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Monday, 22 November, 1999, 16:52 GMT
Lion King's awards triumph
More awards success for Disney's hit show, The Lion King

Disney's hit stage show The Lion King got the ultimate consolation prize at a prestigious UK theatre awards ceremony after failing to win the Best Musical trophy.

The sold-out spectacular, which only opened in the West End last month, became the first winner of an entirely new category at the London Evening Standard Theatre Awards.

Lion King director Julie Taymor flew in from the States to pick up the inaugural Theatrical Event of 1999 award from actress Joan Collins.

Barbara Dickson as pools millionaire Viv Nicholson
The Broadway production of the musical has already won 24 major trophies including six Tonys - including one for Taymor, who became the first woman to win the Best Director of a Musical award.

The cast of The Lion King - based on the hit 1994 Disney movie - uses dance steps to bring the animals to life, as well as Japanese puppetry techniques and Indonesian temple dancing.

The Best Musical award at the London Evening Standard awards, held at the Savoy Hotel, went to Spend, Spend, Spend at the Piccadilly Theatre.

The critically acclaimed show, which stars Barbara Dickson, is about Viv Nicholson, who announced that she would "spend, spend, spend" after winning the pools in 1961 - only to end up impoverished five husbands later.

Best Director: The Royal National Theatre's Trevor Nunn
Guests at the star-studded awards ceremomy included Vanessa Redgrave, Julia McKenzie, and Trainspotting star Jonny Lee Miller, all presenting awards.

Artistic director of the Royal National Theatre, Trevor Nunn, was named Best Director for his work on The Merchant Of Venice and Summerfolk.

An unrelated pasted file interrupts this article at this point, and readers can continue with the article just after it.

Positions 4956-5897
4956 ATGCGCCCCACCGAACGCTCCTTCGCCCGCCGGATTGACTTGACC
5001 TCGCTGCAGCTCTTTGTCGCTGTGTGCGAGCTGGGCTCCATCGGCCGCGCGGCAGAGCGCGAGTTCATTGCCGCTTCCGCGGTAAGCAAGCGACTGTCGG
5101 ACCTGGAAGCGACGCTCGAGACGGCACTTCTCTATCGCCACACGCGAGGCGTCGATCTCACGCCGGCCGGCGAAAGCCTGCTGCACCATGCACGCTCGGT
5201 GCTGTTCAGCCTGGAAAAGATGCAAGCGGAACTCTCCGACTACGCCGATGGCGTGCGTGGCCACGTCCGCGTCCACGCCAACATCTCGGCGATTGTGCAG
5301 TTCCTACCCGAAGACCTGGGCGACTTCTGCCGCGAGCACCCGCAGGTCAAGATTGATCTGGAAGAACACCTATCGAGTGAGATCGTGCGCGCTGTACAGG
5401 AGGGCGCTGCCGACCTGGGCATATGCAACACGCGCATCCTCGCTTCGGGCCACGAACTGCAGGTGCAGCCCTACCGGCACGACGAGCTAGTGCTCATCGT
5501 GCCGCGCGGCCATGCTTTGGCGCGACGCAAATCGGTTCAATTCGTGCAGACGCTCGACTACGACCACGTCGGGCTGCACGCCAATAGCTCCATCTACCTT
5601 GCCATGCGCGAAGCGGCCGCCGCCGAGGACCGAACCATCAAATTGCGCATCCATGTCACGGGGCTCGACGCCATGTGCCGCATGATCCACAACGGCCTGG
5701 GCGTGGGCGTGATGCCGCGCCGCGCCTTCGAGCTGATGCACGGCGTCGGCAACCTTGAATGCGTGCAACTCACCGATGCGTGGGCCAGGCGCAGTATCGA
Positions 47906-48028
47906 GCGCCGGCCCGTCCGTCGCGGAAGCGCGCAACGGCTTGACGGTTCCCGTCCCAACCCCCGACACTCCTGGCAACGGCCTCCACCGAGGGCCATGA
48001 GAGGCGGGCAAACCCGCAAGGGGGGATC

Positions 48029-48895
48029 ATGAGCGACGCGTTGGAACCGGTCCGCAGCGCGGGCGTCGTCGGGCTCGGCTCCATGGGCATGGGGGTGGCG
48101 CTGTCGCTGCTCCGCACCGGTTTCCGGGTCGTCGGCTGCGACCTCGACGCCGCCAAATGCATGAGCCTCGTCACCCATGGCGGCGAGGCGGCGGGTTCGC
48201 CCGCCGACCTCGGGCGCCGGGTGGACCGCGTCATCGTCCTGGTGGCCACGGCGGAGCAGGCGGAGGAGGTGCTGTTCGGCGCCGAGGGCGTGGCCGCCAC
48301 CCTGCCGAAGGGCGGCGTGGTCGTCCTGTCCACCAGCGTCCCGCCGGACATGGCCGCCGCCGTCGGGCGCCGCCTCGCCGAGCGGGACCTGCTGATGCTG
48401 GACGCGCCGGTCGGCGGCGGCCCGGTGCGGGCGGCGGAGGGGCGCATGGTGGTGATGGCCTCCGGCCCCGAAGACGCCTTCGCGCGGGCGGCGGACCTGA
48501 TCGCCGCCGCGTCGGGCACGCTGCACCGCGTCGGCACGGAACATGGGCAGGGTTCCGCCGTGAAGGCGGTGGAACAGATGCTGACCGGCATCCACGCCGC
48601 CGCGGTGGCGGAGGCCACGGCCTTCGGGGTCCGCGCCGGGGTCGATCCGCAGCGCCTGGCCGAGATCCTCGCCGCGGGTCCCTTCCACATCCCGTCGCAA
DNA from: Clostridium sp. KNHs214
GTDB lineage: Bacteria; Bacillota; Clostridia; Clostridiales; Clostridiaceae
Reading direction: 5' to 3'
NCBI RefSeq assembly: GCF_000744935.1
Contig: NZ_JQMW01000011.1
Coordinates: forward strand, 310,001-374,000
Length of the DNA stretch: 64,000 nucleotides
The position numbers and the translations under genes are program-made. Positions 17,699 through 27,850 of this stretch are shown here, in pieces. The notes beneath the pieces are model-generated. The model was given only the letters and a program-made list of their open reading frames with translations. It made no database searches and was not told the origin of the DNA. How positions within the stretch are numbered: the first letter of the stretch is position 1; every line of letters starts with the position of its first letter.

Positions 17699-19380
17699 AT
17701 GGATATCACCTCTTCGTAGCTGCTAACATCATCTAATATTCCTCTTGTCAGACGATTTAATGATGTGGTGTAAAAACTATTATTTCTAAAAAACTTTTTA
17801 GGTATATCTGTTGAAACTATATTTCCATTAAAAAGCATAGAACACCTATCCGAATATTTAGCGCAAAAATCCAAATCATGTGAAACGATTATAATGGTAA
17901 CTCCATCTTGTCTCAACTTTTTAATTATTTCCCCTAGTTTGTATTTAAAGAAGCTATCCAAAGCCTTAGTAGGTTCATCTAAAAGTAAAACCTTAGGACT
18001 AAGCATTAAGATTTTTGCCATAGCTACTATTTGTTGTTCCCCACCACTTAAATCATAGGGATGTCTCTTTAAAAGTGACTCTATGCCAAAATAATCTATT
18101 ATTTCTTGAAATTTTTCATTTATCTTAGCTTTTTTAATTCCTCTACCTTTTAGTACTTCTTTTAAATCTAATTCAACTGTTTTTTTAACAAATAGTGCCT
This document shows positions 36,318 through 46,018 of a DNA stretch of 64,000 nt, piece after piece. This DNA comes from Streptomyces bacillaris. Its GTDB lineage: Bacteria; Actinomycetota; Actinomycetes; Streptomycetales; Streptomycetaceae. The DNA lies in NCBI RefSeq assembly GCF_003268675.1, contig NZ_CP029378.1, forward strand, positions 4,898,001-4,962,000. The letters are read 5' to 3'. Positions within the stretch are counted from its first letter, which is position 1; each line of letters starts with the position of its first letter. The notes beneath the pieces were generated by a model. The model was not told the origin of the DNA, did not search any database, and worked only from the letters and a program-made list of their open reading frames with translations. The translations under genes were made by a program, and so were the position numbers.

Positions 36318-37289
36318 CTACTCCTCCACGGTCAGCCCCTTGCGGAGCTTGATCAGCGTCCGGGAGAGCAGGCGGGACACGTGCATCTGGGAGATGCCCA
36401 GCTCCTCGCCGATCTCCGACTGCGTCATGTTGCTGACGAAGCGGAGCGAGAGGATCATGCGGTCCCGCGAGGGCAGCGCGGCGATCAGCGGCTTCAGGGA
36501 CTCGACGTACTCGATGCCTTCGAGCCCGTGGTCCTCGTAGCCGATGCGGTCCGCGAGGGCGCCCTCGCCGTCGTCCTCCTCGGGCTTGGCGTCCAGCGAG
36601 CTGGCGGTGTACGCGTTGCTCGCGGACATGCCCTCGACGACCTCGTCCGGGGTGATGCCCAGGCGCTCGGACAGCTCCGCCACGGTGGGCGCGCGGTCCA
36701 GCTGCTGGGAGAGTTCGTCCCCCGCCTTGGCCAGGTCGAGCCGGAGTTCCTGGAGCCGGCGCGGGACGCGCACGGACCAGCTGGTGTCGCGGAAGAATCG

However, for the first time in the history of the 44-year-old awards, there was no prize for Best Play because the judges felt there was no play worthy of winning from the past 12 months.

"We felt it would diminish the award to give it to a new work that did not live up to the extraordinary achievements of the past - and the future," said the chairman of the judges, Evening Standard editor Max Hastings.

Winner: Simon Callow wins prestigious award
Actor John Hurt, who presented the Best Actress prize, paid tribute to Quentin Crisp, who died on Sunday.

He said: ""This is a man to whom in many ways I owe my career and this is a man that benefited tremendously from the performance of the Naked Civil Servant in his own right."

"I would hate to have him looking down from wherever he is saying, 'Well only an Englishman would let his friends die and not even mention it'.

"Bless you, Quentin. You were one of the greatest philosophers that ever lived."

Actor Simon Callow - whose screen credits include Four Weddings And A Funeral and Room With A View - was one of the winners of the two-part Patricia Rothermere Award for his services to theatre.

The other half of the title, a drama school scholarship for a student who would otherwise have no funding, went to 19-year-old Martin Rea from Belfast.

Stephen Dillane was named Best Actor for The Real Thing at the Donmar Warehouse, while Janie Dee took the Best Actress award for Comic Potential at the Lyric Theatre.

Another new award - for Outstanding Newcomer - was given to Eve Best for her performance in 'Tis Pity She's A Whore at the Young Vic.

Rebecca Gilman won Most Promising Playwright for The Glory Of Living and the Best Stage Designer award went to Tim Hatley for Suddenly Last Summer, Sleep With Me and The Darker Face Of The Earth.

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See also:
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Disney's roaring success
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